Characterization of Micro-Porous Layer Structure and Properties

Wednesday, 8 October 2014: 16:40
Sunrise, 2nd Floor, Jupiter 1 & 2 (Moon Palace Resort)
Z. Tayarani (PhD Candidate, Simon Fraser University), M. E. Hannach (Simon Fraser University), M. Andisheh-Tadbir (PhD Candidate, Simon Fraser University), and E. Kjeang (Simon Fraser University)
In order to accelerate commercialization of polymer electrolyte membrane fuel cells (PEMFCs) as a substitution to internal combustion engines in automotive applications, considerable research efforts have been devoted on the materials used in the system, notably the membrane, catalyst layer, and gas diffusion layer (GDL) of the membrane electrode assembly (MEA). The GDL is one of the vital components of the MEA that has a variety of functions significant for the overall cell performance and durability. It is typically a dual-layer carbon-based material composed of a macro-porous substrate, which usually contains carbon fibers, binder, and PTFE, and a thin, delicate micro-porous layer (MPL), which is usually made of carbon nano-particles and PTFE. The presence of the MPL supports high performance at high current densities, which is important for automotive applications. However, reliable assessment of the MPL structure and properties is a major challenge, and literature data are scarce.

In the present study, a customized 3D morphological MPL characterization method developed by our group [1] is applied to analyze the structure and properties of two different MPL materials. The proposed method includes focused ion beam (FIB) milling, scanning electron microscopy (SEM), 3D reconstruction, and material property simulations in order to accurately investigate the MPL microstructure, porosity, pore size distribution, and effective transport properties [1]. Two different dual beam FIB-SEM systems are utilized and compared for high-resolution nano-tomography of the MPL samples: an older FEI Strata DB 235 and a brand new FEI Helios NanoLabTM 650. 3D reconstruction is the most prominent step of the framework, which includes image acquisition, image processing, and segmentation of the captured SEM images of the milled structure. Figure 1 illustrates the 3D structure of the MPL models. Noticeable differences are observed in the two materials; specifically, the second material appears to have a more compact structure with lower porosity. The obtained results are validated with a previously measured MPL pore size distribution (PSD) [1]. Good agreement is observed by comparing the simulated PSD of the first MPL model with the measured data. However, the second MPL model exhibits a systematic shift to smaller pore sizes. The calculated properties reveal several major differences between the two MPL materials: the second material is found to have a 9% lower porosity, smaller pore sizes, a 40% lower effective diffusivity for both oxygen and water vapor, and a 2x higher effective thermal conductivity. All of these differences are attributed to the more compact, low-porosity structure of the second MPL material, having less open pore structure responsible for diffusion of reactants and products. While the lower diffusivity may limit its reactant mass transport effectiveness at high current density operation, the higher thermal conductivity can be beneficial for thermal management of the MEA. Overall, the present MPL characterization framework is demonstrated to accurately detect small variations in the structure of different MPL materials and their impact on the effective transport properties.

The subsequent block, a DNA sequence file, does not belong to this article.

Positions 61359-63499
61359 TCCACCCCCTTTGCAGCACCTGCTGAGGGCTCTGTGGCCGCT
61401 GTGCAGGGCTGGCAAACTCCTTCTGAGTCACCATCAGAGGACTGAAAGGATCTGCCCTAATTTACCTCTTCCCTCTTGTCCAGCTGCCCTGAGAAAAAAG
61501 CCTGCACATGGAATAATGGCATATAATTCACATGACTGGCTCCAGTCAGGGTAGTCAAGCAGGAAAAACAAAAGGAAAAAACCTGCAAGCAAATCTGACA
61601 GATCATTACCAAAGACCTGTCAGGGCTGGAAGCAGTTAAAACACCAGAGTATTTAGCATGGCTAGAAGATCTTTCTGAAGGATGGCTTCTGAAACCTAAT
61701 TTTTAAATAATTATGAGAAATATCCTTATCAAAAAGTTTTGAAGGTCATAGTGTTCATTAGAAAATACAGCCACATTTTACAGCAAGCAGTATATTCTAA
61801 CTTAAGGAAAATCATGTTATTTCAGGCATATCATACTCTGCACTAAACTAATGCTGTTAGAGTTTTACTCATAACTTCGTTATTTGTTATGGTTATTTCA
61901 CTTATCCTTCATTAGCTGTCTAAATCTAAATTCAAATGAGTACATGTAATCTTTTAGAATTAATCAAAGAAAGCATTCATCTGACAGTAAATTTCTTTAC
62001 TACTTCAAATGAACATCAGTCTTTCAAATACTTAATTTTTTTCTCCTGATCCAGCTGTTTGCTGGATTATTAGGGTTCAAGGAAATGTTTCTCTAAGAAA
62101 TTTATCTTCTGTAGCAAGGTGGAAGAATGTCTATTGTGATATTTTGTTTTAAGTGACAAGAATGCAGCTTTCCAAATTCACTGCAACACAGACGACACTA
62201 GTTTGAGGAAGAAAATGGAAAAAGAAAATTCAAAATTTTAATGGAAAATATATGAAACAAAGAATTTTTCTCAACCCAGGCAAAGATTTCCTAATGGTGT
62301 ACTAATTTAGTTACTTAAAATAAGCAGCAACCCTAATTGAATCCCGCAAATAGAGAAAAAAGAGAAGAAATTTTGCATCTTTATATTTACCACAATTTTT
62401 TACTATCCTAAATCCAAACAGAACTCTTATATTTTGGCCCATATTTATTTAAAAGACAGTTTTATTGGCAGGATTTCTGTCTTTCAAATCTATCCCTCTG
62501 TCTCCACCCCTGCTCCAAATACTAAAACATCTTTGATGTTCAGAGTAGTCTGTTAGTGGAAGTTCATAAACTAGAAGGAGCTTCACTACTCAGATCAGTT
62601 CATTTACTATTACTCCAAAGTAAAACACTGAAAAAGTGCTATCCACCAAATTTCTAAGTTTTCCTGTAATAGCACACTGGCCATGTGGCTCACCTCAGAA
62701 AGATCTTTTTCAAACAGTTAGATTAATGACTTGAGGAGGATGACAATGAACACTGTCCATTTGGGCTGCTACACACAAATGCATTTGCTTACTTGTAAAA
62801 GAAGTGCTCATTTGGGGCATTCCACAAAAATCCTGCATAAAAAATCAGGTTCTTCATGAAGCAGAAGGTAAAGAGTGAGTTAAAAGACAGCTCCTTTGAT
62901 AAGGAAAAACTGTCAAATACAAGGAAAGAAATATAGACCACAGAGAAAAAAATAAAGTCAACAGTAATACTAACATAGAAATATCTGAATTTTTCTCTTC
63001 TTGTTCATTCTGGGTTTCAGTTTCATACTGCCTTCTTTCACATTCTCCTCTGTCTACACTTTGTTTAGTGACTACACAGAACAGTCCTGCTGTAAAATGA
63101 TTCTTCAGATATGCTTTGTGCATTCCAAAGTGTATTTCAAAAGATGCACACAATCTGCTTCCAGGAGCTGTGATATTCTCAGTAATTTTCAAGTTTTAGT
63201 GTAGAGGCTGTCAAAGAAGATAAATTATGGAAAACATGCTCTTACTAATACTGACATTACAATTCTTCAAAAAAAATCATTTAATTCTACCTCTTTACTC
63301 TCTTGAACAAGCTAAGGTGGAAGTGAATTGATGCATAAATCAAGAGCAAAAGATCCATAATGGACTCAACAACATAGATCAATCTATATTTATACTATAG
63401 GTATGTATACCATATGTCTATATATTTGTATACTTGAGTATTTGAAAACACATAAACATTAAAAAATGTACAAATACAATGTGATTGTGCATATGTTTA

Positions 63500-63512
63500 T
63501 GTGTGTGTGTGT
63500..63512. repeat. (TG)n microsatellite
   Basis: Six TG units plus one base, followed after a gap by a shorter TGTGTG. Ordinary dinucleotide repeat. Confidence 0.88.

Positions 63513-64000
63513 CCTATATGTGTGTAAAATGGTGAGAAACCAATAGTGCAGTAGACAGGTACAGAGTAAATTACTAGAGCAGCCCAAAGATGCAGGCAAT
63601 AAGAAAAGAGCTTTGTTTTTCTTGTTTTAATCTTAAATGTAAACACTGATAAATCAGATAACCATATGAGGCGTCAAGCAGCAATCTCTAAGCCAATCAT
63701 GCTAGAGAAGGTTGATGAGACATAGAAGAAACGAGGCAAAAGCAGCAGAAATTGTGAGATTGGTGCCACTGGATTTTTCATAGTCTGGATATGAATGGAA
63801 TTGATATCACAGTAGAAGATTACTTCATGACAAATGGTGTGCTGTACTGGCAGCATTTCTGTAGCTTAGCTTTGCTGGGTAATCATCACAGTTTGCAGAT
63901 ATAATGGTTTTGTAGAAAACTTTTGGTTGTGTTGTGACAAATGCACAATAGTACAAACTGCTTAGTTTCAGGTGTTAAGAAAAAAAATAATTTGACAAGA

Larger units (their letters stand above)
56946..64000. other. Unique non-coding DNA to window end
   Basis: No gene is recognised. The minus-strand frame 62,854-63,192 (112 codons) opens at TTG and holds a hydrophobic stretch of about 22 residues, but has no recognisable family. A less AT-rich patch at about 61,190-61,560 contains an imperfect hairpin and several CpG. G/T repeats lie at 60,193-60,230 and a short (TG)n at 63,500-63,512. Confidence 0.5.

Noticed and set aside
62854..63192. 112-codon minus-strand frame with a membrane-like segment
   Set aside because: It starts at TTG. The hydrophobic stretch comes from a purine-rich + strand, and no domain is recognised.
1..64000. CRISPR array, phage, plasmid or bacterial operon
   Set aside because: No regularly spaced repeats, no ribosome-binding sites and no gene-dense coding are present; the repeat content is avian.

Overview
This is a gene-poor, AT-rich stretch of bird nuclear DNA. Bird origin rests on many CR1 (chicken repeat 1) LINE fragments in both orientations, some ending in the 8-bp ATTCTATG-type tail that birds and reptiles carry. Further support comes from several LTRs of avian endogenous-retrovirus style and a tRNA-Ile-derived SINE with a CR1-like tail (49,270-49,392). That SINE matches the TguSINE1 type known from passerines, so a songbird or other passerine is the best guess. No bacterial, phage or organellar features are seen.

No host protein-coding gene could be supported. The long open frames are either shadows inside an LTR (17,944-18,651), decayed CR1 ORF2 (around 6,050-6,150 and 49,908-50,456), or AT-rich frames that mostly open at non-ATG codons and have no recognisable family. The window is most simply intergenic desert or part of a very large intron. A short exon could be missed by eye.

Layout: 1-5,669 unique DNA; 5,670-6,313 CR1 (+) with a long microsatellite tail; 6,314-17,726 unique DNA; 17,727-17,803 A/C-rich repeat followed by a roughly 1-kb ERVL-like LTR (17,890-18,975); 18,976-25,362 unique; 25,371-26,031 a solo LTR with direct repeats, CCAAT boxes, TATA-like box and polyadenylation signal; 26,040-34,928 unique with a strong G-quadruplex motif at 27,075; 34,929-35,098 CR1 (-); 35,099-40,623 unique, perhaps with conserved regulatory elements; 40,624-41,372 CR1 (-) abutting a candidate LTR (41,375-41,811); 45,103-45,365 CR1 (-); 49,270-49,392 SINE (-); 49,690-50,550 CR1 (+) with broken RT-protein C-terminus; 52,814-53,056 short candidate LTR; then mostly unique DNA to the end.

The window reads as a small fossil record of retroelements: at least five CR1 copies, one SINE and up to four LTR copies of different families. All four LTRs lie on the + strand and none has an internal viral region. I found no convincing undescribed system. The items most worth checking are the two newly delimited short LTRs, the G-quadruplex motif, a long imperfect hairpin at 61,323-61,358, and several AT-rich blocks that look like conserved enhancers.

The research was supported by Mercedes-Benz Canada, Fuel Cell Division and the Natural Sciences and Engineering Research Council of Canada.

Figure Caption:

Figure 1: 3D reconstructed models for the two MPL materials analyzed in this work. A porosity difference is evident by visual comparison of the two structures.


[1] A. Nanjundappa, A.S. Alavijeh, M. El Hannach, D. Harvey, E. Kjeang, Electrochimica Acta 110 (2013) 349–357.